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Backstory and Context
French immigrant Stephen Girard (1750-1831) died in his adopted city of Philadelphia in 1831, leaving behind a multi-million dollar fortune earned from a lifetime of maritime trade, banking, and real estate. In his will, the philanthropist dictated that most of his wealth should be used to build and operate a boarding school for poor, white, male orphans. He originally intended that it would be located on a block between Market and Chestnut Streets and 11th and 12th Streets that he owned in Center City, but in 1831, he bought the 45-acre Peel Hall Farm and added a codicil to his will placing the school on this larger tract of land. Girard hoped that by providing a “better education, and a more comfortable maintenance” than the city’s publicly-funded schools or orphanages could offer, students would become productive, independent members of society. Girard endowed the school with $6 million of his $7.5 million dollar fortune for its construction and operation, the largest philanthropic gift in American history at the time. Stephen Girard detailed many specifications for the establishment of the school he would endow, from the subjects that students should be taught to the dimensions of the main building where students would learn.
Girard College opened its doors to almost one hundred orphan students on January 1, 1848. Students entered the school between six to ten years old, and were required to leave by age 18. Admission preference, as per Girard’s will, was given first towards orphans from Philadelphia, second to those living in the rest of Pennsylvania, then the city of New York, then New Orleans. The admissions department’s definition of “orphan” only required the child applicant to have a deceased father. Youth lived in boarding dormitories year-round, where they were supervised by household staff. Intending that the school should be non-sectarian, Girard’s will controversially banned clergy from setting foot on campus, but called for students to be taught “the purest principles of morality.” Thus, students were led in daily non-denominational services by College officers or invited laymen.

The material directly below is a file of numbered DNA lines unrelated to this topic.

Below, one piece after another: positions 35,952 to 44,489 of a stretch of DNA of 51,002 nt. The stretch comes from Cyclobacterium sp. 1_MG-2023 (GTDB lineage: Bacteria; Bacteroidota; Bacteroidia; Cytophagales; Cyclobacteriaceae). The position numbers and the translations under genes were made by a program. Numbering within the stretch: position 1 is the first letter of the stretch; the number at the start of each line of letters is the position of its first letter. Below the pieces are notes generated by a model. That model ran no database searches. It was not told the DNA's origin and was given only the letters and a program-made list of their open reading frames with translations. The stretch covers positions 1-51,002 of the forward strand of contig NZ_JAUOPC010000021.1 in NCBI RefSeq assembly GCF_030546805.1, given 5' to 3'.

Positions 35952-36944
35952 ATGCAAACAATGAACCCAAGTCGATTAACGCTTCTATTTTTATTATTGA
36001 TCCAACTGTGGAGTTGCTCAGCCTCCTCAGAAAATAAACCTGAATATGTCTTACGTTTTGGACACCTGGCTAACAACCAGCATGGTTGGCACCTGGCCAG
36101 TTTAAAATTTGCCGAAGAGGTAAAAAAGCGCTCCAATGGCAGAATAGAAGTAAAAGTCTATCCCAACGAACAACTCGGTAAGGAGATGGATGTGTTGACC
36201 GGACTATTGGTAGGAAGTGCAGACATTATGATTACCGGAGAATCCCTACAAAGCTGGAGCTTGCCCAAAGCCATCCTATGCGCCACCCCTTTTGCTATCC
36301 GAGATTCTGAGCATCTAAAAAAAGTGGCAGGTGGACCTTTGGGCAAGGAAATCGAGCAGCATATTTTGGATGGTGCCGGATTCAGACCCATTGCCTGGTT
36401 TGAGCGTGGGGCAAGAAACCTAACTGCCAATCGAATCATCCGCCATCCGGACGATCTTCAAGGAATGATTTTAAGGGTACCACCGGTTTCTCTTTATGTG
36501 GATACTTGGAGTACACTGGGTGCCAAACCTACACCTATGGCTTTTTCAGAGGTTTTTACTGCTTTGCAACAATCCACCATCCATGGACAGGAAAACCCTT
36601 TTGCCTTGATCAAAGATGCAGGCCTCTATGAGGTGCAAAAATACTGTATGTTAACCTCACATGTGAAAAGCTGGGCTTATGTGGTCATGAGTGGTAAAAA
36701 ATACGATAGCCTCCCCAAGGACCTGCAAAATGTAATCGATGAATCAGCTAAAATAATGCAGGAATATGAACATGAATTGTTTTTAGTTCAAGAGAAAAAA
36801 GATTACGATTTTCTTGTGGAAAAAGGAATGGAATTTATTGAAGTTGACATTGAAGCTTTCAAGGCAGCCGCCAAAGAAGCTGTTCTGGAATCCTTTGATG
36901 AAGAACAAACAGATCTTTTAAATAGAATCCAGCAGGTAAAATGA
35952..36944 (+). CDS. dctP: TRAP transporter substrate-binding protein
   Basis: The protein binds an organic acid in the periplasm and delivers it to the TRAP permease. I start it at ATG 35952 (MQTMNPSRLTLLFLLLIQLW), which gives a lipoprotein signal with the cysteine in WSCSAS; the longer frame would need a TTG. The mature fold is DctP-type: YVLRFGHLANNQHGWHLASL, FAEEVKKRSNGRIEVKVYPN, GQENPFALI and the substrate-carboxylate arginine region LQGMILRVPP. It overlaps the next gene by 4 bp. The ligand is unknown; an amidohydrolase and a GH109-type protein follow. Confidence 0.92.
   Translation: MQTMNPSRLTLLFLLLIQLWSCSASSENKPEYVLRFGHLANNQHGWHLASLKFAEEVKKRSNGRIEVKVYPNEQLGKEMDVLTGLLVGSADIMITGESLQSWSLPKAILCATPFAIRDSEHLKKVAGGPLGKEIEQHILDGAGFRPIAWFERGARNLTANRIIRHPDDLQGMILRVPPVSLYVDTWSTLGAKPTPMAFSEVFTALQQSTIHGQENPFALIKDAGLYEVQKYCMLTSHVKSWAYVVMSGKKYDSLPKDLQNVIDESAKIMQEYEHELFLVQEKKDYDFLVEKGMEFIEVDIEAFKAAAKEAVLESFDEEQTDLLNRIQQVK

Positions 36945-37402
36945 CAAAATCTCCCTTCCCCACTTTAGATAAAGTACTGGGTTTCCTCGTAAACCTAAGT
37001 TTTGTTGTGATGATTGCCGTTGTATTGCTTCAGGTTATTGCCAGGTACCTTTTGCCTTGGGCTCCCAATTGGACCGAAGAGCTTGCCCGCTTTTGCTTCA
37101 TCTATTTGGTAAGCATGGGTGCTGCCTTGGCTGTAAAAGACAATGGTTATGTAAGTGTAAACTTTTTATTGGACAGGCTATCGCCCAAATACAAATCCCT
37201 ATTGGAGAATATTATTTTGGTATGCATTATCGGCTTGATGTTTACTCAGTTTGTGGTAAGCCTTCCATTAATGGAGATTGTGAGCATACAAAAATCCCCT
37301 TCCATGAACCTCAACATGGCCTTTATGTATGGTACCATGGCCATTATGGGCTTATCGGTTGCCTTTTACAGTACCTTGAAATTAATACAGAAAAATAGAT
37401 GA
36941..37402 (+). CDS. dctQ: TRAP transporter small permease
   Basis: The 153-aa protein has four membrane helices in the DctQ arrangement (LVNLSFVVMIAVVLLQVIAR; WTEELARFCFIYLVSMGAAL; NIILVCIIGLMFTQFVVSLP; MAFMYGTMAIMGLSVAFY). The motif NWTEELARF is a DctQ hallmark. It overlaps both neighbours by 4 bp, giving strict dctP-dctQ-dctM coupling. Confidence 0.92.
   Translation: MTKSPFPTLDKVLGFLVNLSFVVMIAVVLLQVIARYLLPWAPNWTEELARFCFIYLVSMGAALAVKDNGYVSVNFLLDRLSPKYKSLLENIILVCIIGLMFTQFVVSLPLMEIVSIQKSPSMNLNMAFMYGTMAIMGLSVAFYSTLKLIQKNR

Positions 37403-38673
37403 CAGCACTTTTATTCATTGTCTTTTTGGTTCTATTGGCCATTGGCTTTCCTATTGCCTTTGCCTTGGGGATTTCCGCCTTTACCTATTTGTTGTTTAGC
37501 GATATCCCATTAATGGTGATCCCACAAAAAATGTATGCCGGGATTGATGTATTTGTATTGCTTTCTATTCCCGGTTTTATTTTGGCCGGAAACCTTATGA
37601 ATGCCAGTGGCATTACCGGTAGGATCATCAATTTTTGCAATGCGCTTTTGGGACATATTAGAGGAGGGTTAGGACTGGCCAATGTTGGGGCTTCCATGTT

Educational levels at Girard College were initially organized into three departments: Primary Department No. 2 for the youngest students, Primary Department No. 1 similar to middle school grades, and a Principal Department for the highest level of students. Although division of classes and grades changed often in the 19th century, the youngest levels were consistently taught basic knowledge in reading, writing, and some arithmetic. These studies continued in the middle years, with the addition of science and history introduced. Advanced subjects for the high school equivalent were taught by specialized professors.
Initially, the school placed graduating students in the apprenticeship of master craftsmen before they reached the age of 18, as mandated by the founder’s will. In 1861, a manual labor department was established to prepare students with basic skills in several mechanical arts before they became apprentices. By the late 19th-century, the societal decline in the apprenticeship system meant Girard College was struggling to secure enough suitable apprenticeship placements for their graduates. The Mechanical School opened in 1884 as the successor to the manual labor department and a replacement for apprenticeships. Older pupils were enrolled in this secondary curriculum where they attained a variety of mechanical skills including metalworking, woodworking, carpentry, and electrical mechanics. The High School also offered a business course, with classes in accounting, typing, and finance. More Girard College graduates began pursuing higher education in the early decades of the 20th century and post-secondary enrollment climbed in the post-World War II era.